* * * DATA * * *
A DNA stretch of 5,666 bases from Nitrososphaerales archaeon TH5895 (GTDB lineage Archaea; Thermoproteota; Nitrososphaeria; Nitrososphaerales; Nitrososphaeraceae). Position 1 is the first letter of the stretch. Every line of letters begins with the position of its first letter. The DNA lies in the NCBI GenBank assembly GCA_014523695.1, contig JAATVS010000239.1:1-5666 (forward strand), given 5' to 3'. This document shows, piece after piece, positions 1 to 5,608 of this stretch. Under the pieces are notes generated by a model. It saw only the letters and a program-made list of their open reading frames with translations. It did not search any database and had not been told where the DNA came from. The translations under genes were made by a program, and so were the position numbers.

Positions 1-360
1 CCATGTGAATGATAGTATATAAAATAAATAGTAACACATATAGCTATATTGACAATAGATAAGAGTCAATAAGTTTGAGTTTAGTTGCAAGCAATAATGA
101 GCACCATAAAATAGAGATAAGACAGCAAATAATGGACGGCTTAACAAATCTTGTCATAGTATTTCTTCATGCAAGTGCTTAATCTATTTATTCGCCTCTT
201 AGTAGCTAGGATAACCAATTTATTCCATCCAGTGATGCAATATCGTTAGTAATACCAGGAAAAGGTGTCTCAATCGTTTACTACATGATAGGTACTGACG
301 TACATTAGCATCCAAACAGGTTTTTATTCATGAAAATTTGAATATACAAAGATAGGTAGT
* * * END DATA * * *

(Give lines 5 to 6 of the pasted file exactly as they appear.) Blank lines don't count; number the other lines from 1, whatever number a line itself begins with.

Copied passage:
201 AGTAGCTAGGATAACCAATTTATTCCATCCAGTGATGCAATATCGTTAGTAATACCAGGAAAAGGTGTCTCAATCGTTTACTACATGATAGGTACTGACG
301 TACATTAGCATCCAAACAGGTTTTTATTCATGAAAATTTGAATATACAAAGATAGGTAGT